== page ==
• Eating several small meals and snacks throughout the day can be easier to manage.
  • If you are worried about losing weight, ask your doctor for high calorie drinks that you can sip between chemotherapy treatments.
  • There aren’t any rules about what you should and shouldn’t eat, if you feel like it, try it.
  • Don’t give yourself a hard time if you don’t feel like eating in the 2 or 3 days after your treatments as you can make up for lost calories in between treatments.
  • It is very important to drink plenty even if you can’t eat.
  • Don’t fill your stomach with a large amount of liquid before eating.
  • Try to eat high calorie foods to keep your weight up.

The drugs that usually cause taste changes are some:

  • chemotherapy drugs
  • other drugs, for example, anti sickness medicines

With chemotherapy, it depends on:

  • the type of drug
  • how the body processes the drug

Doctors think that some chemotherapy drugs cause taste changes because they have a direct effect on cells in the mouth. These are the cells responsible for taste. They are also called taste receptor cells.

Some chemotherapy drugs also cause changes to the spit in the mouth. This too affects taste.

You might lose weight when having taste changes as it can affect your appetite. You might go off certain foods because they taste different from what they usually do. Some people find that they start preferring spicy food.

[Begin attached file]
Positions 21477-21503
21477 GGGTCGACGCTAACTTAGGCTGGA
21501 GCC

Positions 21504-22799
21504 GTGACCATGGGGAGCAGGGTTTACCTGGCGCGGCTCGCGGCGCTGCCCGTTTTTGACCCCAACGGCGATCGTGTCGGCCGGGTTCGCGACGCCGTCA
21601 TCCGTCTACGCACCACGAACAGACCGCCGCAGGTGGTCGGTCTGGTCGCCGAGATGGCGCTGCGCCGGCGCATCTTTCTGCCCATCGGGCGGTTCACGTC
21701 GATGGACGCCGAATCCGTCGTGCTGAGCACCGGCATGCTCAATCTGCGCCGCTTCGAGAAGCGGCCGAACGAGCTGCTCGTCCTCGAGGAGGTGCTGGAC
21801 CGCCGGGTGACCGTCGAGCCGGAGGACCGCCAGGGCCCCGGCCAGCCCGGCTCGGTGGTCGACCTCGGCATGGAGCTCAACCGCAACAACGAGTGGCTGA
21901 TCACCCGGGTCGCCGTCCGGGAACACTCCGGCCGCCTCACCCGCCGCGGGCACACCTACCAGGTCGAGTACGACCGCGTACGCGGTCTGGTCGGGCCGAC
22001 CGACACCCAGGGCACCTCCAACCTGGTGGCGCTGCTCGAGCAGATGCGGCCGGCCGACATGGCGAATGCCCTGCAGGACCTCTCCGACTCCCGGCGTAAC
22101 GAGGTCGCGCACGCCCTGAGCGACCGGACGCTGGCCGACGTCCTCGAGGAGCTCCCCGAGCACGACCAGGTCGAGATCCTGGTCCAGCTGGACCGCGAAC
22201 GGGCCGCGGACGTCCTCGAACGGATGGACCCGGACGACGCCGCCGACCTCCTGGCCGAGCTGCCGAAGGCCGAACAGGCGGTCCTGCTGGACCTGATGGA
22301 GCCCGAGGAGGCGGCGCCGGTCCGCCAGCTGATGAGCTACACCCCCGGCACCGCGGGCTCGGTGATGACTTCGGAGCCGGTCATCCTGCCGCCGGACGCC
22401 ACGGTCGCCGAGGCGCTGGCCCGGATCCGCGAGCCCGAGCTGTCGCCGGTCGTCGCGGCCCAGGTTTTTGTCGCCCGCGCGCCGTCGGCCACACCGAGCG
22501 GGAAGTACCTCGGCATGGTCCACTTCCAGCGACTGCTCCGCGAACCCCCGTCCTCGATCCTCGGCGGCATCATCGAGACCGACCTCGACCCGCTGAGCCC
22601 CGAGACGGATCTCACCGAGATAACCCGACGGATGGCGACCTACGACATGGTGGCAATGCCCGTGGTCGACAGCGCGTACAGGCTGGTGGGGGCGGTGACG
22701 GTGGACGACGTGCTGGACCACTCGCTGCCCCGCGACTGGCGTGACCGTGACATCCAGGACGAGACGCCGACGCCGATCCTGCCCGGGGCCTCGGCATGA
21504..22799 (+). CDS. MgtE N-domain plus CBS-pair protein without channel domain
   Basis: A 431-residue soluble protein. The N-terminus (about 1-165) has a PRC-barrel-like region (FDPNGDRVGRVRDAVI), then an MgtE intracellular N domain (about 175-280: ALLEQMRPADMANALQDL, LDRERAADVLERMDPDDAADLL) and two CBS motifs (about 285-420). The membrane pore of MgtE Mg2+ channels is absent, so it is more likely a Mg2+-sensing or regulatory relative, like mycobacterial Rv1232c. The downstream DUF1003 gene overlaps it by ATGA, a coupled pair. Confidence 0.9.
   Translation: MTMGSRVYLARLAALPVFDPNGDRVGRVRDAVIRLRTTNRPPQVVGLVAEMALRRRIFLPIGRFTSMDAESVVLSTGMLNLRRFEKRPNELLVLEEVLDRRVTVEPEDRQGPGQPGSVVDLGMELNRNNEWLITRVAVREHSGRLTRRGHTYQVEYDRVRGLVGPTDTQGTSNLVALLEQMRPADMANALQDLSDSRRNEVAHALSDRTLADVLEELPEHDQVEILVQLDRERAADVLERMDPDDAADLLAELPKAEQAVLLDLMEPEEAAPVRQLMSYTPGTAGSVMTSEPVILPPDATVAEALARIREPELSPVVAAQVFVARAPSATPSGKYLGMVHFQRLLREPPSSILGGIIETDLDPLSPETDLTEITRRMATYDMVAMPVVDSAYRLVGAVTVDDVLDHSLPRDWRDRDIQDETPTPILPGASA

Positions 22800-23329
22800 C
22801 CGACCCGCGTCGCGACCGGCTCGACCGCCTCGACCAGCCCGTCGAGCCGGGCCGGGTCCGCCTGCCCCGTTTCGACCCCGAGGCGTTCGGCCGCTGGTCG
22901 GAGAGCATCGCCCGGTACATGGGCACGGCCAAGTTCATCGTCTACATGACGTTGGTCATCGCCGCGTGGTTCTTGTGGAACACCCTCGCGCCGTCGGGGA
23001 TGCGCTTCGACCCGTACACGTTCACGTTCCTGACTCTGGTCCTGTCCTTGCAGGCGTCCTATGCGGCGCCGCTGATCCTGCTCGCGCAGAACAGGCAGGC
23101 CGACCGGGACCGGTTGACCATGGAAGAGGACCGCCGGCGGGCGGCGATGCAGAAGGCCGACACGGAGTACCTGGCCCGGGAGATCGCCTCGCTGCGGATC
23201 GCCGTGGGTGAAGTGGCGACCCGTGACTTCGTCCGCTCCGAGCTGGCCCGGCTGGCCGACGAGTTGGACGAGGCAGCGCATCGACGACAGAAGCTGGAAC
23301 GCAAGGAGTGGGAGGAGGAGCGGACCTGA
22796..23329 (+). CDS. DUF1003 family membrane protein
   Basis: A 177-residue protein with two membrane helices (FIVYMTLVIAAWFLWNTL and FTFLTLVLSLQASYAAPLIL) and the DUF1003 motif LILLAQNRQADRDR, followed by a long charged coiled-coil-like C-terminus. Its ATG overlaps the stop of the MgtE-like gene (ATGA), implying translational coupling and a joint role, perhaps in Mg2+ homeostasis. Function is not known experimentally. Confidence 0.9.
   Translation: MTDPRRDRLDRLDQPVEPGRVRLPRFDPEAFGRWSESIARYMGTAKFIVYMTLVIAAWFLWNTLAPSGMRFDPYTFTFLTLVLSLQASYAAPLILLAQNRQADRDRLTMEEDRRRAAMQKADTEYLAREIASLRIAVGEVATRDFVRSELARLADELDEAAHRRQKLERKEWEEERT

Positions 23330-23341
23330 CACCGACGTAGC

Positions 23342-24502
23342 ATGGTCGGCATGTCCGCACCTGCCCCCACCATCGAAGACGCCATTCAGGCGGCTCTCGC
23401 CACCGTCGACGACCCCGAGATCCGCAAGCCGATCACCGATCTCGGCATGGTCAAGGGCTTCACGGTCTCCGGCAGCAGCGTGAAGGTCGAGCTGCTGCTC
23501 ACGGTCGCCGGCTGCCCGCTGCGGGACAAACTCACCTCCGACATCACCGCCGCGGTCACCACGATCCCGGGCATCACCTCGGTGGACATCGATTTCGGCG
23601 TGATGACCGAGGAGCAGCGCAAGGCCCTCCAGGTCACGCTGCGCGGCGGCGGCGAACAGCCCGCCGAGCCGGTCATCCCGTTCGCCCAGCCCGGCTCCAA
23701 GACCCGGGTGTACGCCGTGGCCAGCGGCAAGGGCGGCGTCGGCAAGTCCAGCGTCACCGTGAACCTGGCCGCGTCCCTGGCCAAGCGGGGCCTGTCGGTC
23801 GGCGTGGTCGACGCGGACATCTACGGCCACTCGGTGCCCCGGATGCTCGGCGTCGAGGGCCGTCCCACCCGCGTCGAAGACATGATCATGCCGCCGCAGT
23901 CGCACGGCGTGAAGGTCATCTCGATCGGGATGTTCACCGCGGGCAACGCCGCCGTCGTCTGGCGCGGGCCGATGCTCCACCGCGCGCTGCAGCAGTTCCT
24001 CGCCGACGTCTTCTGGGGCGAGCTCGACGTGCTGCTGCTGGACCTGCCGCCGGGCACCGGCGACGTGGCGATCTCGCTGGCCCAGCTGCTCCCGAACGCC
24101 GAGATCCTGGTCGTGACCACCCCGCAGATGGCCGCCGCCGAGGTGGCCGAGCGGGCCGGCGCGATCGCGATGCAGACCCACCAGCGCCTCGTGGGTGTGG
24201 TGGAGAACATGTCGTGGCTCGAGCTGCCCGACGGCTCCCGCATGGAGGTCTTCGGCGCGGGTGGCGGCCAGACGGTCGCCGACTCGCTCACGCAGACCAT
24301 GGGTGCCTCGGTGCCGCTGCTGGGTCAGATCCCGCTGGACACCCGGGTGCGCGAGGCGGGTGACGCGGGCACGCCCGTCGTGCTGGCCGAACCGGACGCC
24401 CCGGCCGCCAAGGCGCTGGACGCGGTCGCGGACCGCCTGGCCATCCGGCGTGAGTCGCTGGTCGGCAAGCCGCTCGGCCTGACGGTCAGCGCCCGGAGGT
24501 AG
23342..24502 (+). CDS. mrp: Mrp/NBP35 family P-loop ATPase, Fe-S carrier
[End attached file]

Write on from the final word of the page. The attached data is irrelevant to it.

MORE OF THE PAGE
You can try the tips on the list below to help you cope with taste changes.

Tips For Managing Taste Changes

How To Get Rid Of A Metallic Taste In Your Mouth

Your sense of taste is made up of 5 main tastes: salty, sweet, savory , bitter, and sour. The most common changes are feeling bitter and metallic tastes in your mouth. Sometimes, food does not have any taste. Changes are different for each person, and often stop after treatment ends.

You may notice your favorite foods taste different than usual or do not taste good. If this happens, avoid them for now. You can always try them again after your treatment ends.

Its very important to keep good oral hygiene during treatment. Taking good care of your mouth will help manage your taste changes. Brush your teeth and tongue if your doctor or dentist says its OK. Brush at least 2 times a day with a soft bristle toothbrush thats gentle on your teeth and tongue.